creating an orchid exhibit

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Creating an Orchid Exhibit. Why do we have orchid shows?To present our flowers (and plants) for judgingTo attract and educate the publicTo bring in orchid vendorsWhat are we trying to do with an exhibit?Present flowers at their best for judgingPlease the publicInterest potential buyers. Creating an Orchid Exhibit.

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1. Creating an Orchid Exhibit

3. Creating an Orchid Exhibit What types of exhibits are there? Educational (usually science or horticulture) Orchid-related arts and crafts (original or collected) Orchids in flower Restrictions on exhibits of orchids May be of cut flowers or blooming plants, but not both May not contain non-orchid blooming plants

4. Creating an Orchid Exhibit Options for orchid exhibits Size (25 square feet or less, 50 square feet or less, more than 50 square feet) Floor or tabletop Free standing (walk all the way around) Be sure to ask for anything else you might need, like power or a backdrop or skirt Props using water may not be allowed

5. Creating an Orchid Exhibit Things you will need: Props of various heights on which to place your orchids Materials to create and attach labels to your plants (species, grex name or cross) Things you may want: Back drop Floor covering Pot covers

6. Creating an Orchid Exhibit Greenery Decorative props Lights Handy supplies: Plants stakes, ties and clips Scissors and clippers Thumbtacks or pushpins Tape and paper clips (for entry tags) Spray bottle and water

7. Creating an Orchid Exhibit Display props Plant stands (graduated sizes) Baker’s racks, etageres, corner stands Bookshelves (graduated width) Tables (decorative or meant for covering) Decorative trunks and boxes Large driftwood branches Artificial rocks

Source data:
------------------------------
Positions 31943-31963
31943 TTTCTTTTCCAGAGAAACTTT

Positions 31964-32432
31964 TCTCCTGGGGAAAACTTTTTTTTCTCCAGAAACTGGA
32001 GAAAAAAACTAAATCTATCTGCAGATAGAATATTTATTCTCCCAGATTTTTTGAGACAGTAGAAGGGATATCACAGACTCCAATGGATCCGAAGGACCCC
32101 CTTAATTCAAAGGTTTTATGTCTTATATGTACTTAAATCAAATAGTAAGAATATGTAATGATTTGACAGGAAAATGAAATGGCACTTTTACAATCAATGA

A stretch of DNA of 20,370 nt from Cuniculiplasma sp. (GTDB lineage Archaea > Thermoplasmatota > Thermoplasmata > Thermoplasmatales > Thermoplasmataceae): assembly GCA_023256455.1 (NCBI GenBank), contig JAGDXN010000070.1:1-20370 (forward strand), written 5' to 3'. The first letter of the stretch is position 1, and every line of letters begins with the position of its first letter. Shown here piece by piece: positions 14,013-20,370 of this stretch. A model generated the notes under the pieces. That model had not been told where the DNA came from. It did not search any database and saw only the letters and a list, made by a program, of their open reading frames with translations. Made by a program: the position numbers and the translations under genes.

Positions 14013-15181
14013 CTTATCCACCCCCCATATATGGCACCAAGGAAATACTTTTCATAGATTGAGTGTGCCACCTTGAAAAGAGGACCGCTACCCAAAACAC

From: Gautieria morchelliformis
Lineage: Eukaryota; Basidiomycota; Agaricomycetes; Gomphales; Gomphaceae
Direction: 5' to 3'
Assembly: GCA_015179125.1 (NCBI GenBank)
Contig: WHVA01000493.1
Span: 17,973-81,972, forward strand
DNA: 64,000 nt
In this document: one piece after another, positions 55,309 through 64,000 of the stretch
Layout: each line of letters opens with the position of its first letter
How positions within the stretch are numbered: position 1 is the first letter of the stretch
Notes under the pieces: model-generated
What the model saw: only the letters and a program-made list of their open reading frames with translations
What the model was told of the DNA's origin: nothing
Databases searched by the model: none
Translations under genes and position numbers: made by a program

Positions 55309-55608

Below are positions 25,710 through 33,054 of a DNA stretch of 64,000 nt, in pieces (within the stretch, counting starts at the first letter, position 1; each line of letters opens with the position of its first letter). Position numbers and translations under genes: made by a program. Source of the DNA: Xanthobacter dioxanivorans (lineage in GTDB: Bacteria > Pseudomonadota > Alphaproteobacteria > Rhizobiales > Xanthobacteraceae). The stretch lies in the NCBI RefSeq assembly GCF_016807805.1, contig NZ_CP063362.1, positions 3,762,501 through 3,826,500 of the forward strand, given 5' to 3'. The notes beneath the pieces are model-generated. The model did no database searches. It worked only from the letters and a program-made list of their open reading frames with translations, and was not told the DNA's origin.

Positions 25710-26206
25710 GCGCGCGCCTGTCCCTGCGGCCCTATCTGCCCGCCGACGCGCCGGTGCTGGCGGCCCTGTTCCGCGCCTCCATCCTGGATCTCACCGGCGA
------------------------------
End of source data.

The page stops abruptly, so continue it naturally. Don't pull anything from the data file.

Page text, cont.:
8. Creating an Orchid Exhibit Crates and boxes used to transport plants, covered in black cloth Baskets and empty pots turned over to make short stands or adjust heights Label making materials Construction paper, card stock, blank business cards in neutral color (black is popular) Pen or pencil with sharpener (white, silver or gold for black labels)

9. Creating an Orchid Exhibit Label maker (can take a while to make and peel off labels) Computer and printer (don’t get inkjet labels wet) Floral picks with card holder, or wire holders to display label Scotch tape to attach labels directly to plant Note that shows using electronic registration may supply labels instead of entry tags

10. Creating an Orchid Exhibit Backdrops Tall folding screens for floor displays, short decorative screens for tabletops Tall plant stands like baker’s racks covered with cloth or greenery if necessary Black cloth attached to a scaffolding (can be made with PVC pipe) or directly to a wall Sturdy backdrops can be used for hanging plants in baskets or attaching lights

11. Creating an Orchid Exhibit Floor covering Seagrass, bamboo or other patio rugs Indoor/outdoor carpet (not my favorite) Mulch (kind make from recycled tires is good) Green sheet moss for naturalistic exhibits Draped black cloth (need large pieces) Can add edging for finished look Thick rope Brick or stone pavers, large stones